Inside St. Andrew's are numerous monuments. The oldest is a stone recumbent effigy in the south aisle, apparently of a 14th-century woman.[8] Many of the monuments from later centuries commemorate notable residents of Beckett Hall, including John Wildman (c. 1621–93), Rothesia Ann Barrington (died 1745; monument sculpted by Thomas Paty), John Barrington, 1st Viscount Barrington (1678–1734), William Barrington, 2nd Viscount Barrington (1717–93; monument designed by James Wyatt and sculpted by Richard Westmacott) and Rear Admiral Samuel Barrington (1729–1800; monument sculpted by John Flaxman).[6]

The tower has a ring of ten bells. Mears and Stainbank of the Whitechapel Bell Foundry cast the six largest bells, including the tenor, in 1908.[9] Gillett & Johnston of Croydon cast the third and fourth bells in 1948.[9] These were a gift from a US Army civil affairs unit that trained in Shrivenham before the Normandy invasion. [10] The ring was increased from eight to ten bells in 2003 when the Whitechapel Bellfoundry cast the present treble and second bells.[9]

A Primitive Methodist chapel was established in the village in 1872.[5] It is now Shrivenham Methodist Church.

Economic history[edit]

Aerial view of Shrivenham showing St Andrew's parish church
Elm Tree House, built of the local stone in about 1700, with Tuscan porch added later

There has been human settlement at Shrivenham from at least 400 BC. The remains of a Roman villa have been uncovered nearby.

Shrivenham is part of Shrivenham Hundred which includes Ashbury, Buscot, Coleshill, Compton Beauchamp, Eaton Hastings, Longcot, Shrivenham, and Uffington.[11] After the 19th century English hundreds effectively ceased to function, although they have not been abolished.[citation needed]

The Wilts & Berks Canal from Semington on the Kennet and Avon Canal to Abingdon on the River Thames was built between 1796 and 1810. In 1805 it reached Shrivenham where a wharf was built.[12] Coal delivered via Semington to Shrivenham peaked at 601 tons in 1840,[13] when the Great Western Railway was built through the area and opened Shrivenham railway station. Coal deliveries by canal fluctuated through the 1840s and then collapsed from 272 tons in 1850 to only 28 tons in 1852 and none for most years thereafter, except for 27 tons in 1858 and 24 tons in 1864.[13]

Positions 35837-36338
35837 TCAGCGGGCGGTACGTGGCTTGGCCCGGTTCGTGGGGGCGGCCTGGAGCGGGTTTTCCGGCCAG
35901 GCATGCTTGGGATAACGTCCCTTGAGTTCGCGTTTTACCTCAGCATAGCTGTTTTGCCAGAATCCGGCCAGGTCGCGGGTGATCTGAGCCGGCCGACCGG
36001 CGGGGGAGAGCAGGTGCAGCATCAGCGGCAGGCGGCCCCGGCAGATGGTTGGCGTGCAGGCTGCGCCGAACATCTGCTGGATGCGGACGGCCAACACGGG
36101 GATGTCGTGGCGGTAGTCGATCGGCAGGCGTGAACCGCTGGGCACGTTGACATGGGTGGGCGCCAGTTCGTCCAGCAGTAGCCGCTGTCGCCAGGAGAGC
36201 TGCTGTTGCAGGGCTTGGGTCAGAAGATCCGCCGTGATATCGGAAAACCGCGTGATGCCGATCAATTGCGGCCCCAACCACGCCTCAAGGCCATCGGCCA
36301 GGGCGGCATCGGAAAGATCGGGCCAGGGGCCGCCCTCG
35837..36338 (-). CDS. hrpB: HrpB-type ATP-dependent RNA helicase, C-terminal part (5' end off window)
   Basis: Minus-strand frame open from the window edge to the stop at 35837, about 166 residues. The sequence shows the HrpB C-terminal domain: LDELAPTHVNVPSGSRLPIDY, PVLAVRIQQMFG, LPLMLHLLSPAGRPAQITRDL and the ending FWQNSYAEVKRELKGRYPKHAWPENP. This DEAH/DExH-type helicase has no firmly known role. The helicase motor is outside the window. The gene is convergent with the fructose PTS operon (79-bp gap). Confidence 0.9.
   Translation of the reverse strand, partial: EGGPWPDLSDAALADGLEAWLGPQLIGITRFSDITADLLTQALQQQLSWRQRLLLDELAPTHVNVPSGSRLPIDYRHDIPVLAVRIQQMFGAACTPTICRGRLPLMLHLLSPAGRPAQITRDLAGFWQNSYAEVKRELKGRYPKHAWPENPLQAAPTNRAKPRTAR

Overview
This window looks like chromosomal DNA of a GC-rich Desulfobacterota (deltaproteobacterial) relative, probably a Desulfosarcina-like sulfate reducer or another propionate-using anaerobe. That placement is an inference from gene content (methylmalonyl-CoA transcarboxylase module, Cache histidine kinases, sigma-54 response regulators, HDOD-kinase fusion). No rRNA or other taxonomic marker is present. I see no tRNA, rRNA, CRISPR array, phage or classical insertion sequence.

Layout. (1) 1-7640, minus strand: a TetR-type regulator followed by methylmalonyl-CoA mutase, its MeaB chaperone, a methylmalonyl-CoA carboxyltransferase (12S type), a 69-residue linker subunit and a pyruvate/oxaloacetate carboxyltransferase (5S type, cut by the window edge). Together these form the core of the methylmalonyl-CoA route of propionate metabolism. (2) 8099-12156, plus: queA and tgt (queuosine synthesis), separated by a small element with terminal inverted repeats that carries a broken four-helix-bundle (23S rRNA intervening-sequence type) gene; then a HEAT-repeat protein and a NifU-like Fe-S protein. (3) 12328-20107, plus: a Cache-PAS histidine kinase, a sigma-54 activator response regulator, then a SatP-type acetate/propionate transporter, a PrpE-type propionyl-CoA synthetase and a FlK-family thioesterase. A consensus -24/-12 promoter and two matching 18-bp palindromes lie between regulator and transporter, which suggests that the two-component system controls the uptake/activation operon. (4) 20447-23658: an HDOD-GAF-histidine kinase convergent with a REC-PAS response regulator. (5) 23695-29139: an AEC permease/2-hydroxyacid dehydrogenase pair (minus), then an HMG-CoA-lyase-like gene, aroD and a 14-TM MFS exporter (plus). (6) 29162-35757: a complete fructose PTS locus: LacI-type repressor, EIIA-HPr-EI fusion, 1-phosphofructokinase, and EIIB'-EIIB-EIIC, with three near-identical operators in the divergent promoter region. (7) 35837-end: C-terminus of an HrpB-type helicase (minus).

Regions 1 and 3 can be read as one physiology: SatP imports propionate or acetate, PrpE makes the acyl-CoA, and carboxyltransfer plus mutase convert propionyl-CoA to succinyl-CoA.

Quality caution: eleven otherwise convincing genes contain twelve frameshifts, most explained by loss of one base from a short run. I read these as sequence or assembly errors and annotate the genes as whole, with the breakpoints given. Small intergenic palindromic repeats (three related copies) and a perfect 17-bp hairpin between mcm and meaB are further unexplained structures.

Other canal freight also declined, and between 1893 and 1896 just 48 tons were shipped between Shrivenham and Wantage.[14] In 1894–95 Ainsworth, a local canal carrier, handled 23 tons of freight at Shrivenham.[15] By then the canal was increasingly in disrepair, in 1901 the collapse of the Stanley Aqueduct effectively ended the little remaining traffic and in 1914 an Act of Parliament formalised the abandonment of the canal.

Shrivenham railway station continued to serve the parish until British Railways closed it in 1964.

Literature[edit]

St. Andrew's Church of England Controlled Primary School was built as a National School in 1863.

In Tom Brown's Schooldays, the main character Tom Brown mentions Shrivenham railway station (now closed):

"Most of you have probably travelled down the Great Western Railway as far as Swindon. Those of you who did so with their eyes open have been aware, soon after leaving the Didcot station, of a fine range of chalk hills running parallel with the railway on the left-hand side as you go down, and distant some two or three miles, more or less, from the line. The highest point in the range is the White Horse Hill, which you come in front of just before you stop at the Shrivenham station. If you love English scenery, and have a few hours to spare, you can't do better, the next time you pass, than stop at the Farringdon Road or Shrivenham station, and make your way to that highest point."